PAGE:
In Montana, an Election Law Chills Free Speech and Privacy Rights

National Review - Writing in the New York Times recently, Montana governor Steve Bullock sounded awfully proud of his legacy of shutting down privacy rights and chilling free speech. Now that the special election for the U.S. House seat is over and the eyes of the world might linger on Montana for a moment, I thought now would be a good time to discuss one particularly insidious product of the governor’s legacy: the DISCLOSE Act.
The law, which the governor cites warmly as a tool for fighting “the corrupting influence of money in politics,” is in practice little more than a way to guarantee that politicians, who already have the loudest microphone, can shut down opposing viewpoints and make it harder for citizens to hold lawmakers accountable. The truth is no easier to find when the powerful have the only microphone.
Signed into law by Bullock in 2015, the DISCLOSE (Democracy Is Strengthened by Casting Light On Spending in Elections) Act limits “electioneering communications” within two months of the start of voting and requires non-profits to register their donors’ personal information with the government if the organization has the audacity to engage in issue advocacy too close to an election, specifically if that advocacy mentions a politician. That’s right, politicians don’t want criticism, and they are trying to stop independent criticism using this law.
Donors to Montana’s rich and diverse collection of non-profit civic organizations should have a reasonable expectation of privacy — and should be able to voice their opinions on issues important to the state, free of intimidation, harassment, or fear of retribution from politicians or their fellow citizens. Unfortunately, many potential donors see the threat to their livelihoods posed by criticizing the politically powerful and decide that participating in the political process is not worth the risk. That kind of suppression of speech stifles the debate and makes us all worse off. Many potential donors see the threat to their livelihoods posed by criticizing the politically powerful and decide that participating in the political process is not worth the risk.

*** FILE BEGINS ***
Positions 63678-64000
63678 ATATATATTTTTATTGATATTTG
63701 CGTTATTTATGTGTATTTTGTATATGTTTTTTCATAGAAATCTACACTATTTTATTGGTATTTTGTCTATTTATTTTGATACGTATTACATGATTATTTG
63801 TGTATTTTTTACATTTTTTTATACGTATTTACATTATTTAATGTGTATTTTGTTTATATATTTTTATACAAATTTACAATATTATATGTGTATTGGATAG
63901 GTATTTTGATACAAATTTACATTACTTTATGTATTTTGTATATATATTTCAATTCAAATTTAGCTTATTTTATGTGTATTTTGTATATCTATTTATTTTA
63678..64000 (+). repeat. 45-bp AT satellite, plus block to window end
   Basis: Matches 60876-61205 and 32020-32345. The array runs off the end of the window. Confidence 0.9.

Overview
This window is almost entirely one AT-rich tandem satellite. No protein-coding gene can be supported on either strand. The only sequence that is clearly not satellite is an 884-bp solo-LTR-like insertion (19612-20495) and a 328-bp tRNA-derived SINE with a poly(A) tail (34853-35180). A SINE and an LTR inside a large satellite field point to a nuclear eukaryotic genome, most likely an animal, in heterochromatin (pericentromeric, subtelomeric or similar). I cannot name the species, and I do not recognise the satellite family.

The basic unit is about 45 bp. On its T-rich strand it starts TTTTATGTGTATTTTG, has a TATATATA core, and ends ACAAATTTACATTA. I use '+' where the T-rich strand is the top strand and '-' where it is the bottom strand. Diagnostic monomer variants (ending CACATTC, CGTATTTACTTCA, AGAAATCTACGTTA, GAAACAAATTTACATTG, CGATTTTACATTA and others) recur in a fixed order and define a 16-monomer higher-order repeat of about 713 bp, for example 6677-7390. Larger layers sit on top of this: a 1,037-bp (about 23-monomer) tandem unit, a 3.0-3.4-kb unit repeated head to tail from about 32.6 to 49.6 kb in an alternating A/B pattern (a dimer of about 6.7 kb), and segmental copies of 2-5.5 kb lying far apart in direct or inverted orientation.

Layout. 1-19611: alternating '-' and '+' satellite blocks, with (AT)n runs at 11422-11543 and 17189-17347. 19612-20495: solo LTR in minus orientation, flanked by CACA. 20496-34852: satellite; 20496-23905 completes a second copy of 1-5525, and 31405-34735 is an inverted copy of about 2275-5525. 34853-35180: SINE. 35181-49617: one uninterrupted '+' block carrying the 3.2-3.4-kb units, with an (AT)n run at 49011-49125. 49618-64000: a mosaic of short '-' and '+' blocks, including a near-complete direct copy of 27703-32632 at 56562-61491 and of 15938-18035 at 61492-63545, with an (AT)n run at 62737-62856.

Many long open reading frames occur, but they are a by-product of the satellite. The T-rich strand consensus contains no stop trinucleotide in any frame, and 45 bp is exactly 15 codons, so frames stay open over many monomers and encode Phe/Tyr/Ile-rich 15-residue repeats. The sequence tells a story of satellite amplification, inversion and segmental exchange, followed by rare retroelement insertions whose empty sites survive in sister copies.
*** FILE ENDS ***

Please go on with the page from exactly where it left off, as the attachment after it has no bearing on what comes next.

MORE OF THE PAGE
Governor Bullock paints a picture of his campaign to end “dark money” as a holy crusade to reverse the effects of the much-maligned (and widely misrepresented) Citizens United case. In reality, the push to force the release of private information was nothing more than a personal crusade to sidestep election-year criticism from Montanans who differ from the governor on the issues.
It’s like Hollywood stars deciding who can review their movies, or pro athletes deciding who can write about them on the sports pages.
The governor, of course, did not impose this draconian restriction of liberty on his own. He had help. Montana and other states considering similar measures must come to terms with a harsh reality: In politics, it is often the politicians vs. the rest of us, and the DISCLOSE Act puts a thumb on the scales of power, as the well-connected cheer.
Why does this matter? Because laws that require the public disclosure of donors’ private information chill free speech, as those who wish to support organizations that hold government accountable are exposed to threats of violence. The New York Civil Liberties Union is fighting a similar disclosure law in that state, where its members have been subjected to vandalism and death threats.
And these laws don’t work anyway. Study after study has shown that such restrictions do not result in less corruption or a more satisfied electorate. So, we’re losing freedom and gaining nothing.
Ever since the landmark Supreme Court decision in NAACP v. Alabama (1958), non-profits have had the right to protect their donors’ privacy, and with good reason. The racist politicians challenging the NAACP’s heroic work were not interested in canvassing the neighborhood. They wanted to put the organization out of business. They wanted names and addresses for nefarious reasons. The Supreme Court stood fast against such intimidation.
Individuals should not have to fear violent reprisals for exercising their First Amendment rights, in segregation-era Alabama or in the Montana of today. That Governor Bullock takes pride in his crusade against free speech should be unnerving for all Americans who value free speech and freedom of association. — David Herbst is state director of the Montana chapter of Americans for Prosperity. Share article on Facebook Tweet article Plus one article on Google Plus

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